Losing a loved one challenges the strongest person. You alone know the pain and sorrow you feel.
Bereavement is a varied and difficult landscape to navigate. An emotional avalanche of fear, guilt, sadness, sorrow and more covers you completely. Sleep hides and so does your appetite. What exactly is bereavement and how does it differ from the other thoughts and feelings that follow the death of a loved one?
Grieving. Mourning. Bereavement.
Grieving describes the emotions you feel after losing someone. The expression of those emotions is called mourning (the tears, the breathlessness, or expressing anger.) I call that difficult duet bereavement: feeling (grieving) and then expressing (mourning) the deep pain and sadness inside.
Expressing emotions is important. If we hold them in, they may show up as stress, body pain or worse. So how do we deal with bereavement or support someone during this tender time?
A Friend in Need
When dealing with someone in bereavement think counter-intuitively. For example, we naturally want to avoid the loss altogether, but we should talk about it. We want to cheer the person up, but that may not be what they want. We want to tell them it is going to be okay, but right now it is not okay. It is fine to ask, "Tell me how are you feeling since the loss of you dad?" or "What do you miss most about...?" It is important that the grieving person be allowed to express their emotions if they want to, and that you offer the comfort of listening.
To help you cope with bereavement or with a bereaved friend, let's look at a few myths and facts.
MYTH #1: The pain will go away faster if ignored.
FACT: Ignoring your pain or pushing it down will only make it worse in the long run.
For healing to occur, it is necessary to face grief and actively deal with it. I am often asked, "When will it be over?" My answer is, "We need to go through it." Friends can prod, "When will you get over it?" You don't get over it; you go through it and adjust to a new world with new realities.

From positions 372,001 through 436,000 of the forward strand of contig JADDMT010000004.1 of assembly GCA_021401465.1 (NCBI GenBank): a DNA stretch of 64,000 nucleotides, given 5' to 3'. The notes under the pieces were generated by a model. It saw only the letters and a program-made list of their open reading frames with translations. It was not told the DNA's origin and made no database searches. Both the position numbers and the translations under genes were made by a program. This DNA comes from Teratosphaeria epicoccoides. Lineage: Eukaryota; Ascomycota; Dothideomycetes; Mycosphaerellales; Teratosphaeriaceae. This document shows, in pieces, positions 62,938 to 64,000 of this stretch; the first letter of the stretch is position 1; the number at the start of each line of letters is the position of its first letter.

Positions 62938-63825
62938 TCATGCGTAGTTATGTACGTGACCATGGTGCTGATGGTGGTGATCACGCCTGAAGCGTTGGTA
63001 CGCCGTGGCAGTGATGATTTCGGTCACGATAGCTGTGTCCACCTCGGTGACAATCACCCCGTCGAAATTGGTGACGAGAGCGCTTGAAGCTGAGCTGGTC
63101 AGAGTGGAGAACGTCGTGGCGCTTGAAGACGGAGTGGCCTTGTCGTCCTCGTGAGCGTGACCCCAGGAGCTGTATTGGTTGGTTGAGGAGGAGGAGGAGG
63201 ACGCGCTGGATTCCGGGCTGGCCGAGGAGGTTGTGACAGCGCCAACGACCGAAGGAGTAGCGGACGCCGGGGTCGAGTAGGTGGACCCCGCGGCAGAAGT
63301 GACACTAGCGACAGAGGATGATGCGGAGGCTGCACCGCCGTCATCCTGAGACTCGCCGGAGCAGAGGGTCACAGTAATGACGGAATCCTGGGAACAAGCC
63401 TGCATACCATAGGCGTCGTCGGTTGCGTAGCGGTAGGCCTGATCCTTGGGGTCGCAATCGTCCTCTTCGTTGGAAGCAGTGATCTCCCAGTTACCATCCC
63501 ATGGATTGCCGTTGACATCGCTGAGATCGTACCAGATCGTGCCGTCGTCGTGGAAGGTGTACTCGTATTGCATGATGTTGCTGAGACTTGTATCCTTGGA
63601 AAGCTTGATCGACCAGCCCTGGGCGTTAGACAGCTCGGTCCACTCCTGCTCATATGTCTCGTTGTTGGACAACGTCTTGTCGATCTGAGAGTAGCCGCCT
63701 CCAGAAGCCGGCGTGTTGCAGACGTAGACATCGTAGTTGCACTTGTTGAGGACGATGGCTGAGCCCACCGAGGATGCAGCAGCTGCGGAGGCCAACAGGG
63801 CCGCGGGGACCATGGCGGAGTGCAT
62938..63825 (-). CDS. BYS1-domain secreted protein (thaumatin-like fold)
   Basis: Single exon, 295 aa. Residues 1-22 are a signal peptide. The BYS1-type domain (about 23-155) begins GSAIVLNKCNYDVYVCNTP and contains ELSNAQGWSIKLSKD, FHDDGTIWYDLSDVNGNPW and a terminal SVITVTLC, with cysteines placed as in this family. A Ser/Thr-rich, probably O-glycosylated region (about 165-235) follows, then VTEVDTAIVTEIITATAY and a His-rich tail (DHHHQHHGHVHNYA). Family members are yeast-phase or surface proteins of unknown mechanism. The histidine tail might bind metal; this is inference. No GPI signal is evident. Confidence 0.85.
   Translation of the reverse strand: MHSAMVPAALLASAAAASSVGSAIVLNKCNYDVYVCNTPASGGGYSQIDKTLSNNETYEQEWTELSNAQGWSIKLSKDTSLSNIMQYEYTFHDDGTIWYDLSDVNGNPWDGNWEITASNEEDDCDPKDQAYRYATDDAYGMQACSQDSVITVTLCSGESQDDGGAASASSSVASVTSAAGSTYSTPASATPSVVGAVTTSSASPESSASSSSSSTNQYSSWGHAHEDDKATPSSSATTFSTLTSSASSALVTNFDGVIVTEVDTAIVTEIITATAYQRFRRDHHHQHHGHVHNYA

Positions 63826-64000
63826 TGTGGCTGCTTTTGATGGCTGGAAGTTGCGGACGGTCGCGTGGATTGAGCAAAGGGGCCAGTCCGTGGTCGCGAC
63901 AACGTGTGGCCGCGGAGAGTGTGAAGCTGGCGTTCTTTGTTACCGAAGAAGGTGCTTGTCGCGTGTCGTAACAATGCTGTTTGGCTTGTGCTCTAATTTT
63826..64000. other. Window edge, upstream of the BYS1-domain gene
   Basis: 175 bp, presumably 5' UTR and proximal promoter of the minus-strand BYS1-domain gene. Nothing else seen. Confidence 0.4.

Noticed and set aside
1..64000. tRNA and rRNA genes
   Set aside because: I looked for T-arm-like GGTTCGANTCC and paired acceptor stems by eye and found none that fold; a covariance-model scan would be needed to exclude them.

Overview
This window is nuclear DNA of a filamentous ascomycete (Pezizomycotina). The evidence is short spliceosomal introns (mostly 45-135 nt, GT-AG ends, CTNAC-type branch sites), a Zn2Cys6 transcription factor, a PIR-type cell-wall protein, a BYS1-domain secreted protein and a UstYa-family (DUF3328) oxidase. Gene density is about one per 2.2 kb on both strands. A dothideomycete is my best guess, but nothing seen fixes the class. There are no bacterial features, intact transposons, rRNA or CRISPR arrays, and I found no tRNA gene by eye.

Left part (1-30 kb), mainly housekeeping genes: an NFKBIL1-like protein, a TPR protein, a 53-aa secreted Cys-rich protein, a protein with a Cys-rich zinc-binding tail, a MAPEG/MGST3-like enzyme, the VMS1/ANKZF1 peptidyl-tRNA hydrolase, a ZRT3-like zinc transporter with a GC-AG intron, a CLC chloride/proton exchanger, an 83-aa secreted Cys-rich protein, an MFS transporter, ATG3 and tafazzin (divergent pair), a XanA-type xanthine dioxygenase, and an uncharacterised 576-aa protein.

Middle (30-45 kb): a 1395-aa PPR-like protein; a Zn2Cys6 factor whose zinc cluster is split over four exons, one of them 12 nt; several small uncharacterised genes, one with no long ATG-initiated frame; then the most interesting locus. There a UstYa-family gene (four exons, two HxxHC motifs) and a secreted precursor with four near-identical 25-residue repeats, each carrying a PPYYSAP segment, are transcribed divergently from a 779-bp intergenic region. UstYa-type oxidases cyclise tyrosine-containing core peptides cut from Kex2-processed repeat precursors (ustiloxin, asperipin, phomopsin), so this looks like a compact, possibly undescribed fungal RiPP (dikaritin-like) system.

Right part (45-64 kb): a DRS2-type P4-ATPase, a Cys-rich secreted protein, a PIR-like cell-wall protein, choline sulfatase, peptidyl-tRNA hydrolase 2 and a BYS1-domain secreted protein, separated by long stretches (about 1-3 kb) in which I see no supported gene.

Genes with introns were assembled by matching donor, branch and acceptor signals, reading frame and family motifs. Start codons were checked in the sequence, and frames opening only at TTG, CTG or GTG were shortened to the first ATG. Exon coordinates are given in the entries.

Your loved one is gone and life is different. You will eventually adjust to the new emotions, new thoughts, new patterns of living and life will get better; but only as the bereavement process moves forward. Take mourning hour by hour and get help as you travel this new road.
MYTH #2: I need to be "be strong" and not cry while grieving.
FACT: Bending is okay and crying is not weakness.
When we hear a joke we laugh without apology, we should do the same with crying, it is as normal as laughing. Sadness, fear, or loneliness are natural emotions. You need not "protect" your family by being strong; in fact this may isolate them from you. Showing true feelings helps family and friends process grief as a team and can strengthen bonds.
MYTH #3: If I do not cry, I must not really be sorry about my loss.
FACT: Crying is not the only expression of sadness.
People grieve differently. Those who don't cry may feel their pain just as deeply as those who do; they simply may have other ways of expressing it. Expecting specific behaviors we think are signs of grieving can lead to disappointment. Allow yourself to grieve in your way, find your unique pattern. You may cry or want to take a walk.
MYTH #4: I should get over grief quickly.
FACT: There is no set time on the length of grieving.
Grieving time differs from person to person; looking for a timetable can create frustration. You may ride a roller coaster of emotions with good days and bad ones - that's normal. Allow yourself time to process, grow and adjust. The first year is difficult with many "firsts" without your loved one: the first birthday, Christmas, summer vacation. Beware of looking for a magical date when things are suddenly easier and you are done grieving.
MYTH #5: I am going crazy.
FACT: Your experiences are normal.
If you are the survivor of a loved one such as husband, wife, son or daughter; you may feel you are going crazy with the wash of emotions and mystical experiences. In the aftermath of the loss, many have told me of seeing, feeling, or smelling their loved one. Some people hear them, or experience vivid dreams. This does not mean you are losing it, just experiencing bereavement.
If you are in bereavement, please find a friend or skilled person to help. Dark times can be scary, but holding someone's hand and having someone come alongside you in this difficult season, can be a source of great comfort and peace.
Jim Johnston has been a pastor in the Pasadena area for over 30 years. He is a chaplain for Sanctuary Hospice in Glendale, CA. helping hospice patients and their families cope with end of life issues. Johnston also holds bereavement sessions for those who have lost loved ones. He and his wife Laura also provide marriage and relationship coaching.
Websites: sanctuaryhospiceca.com, coachourmarriage.com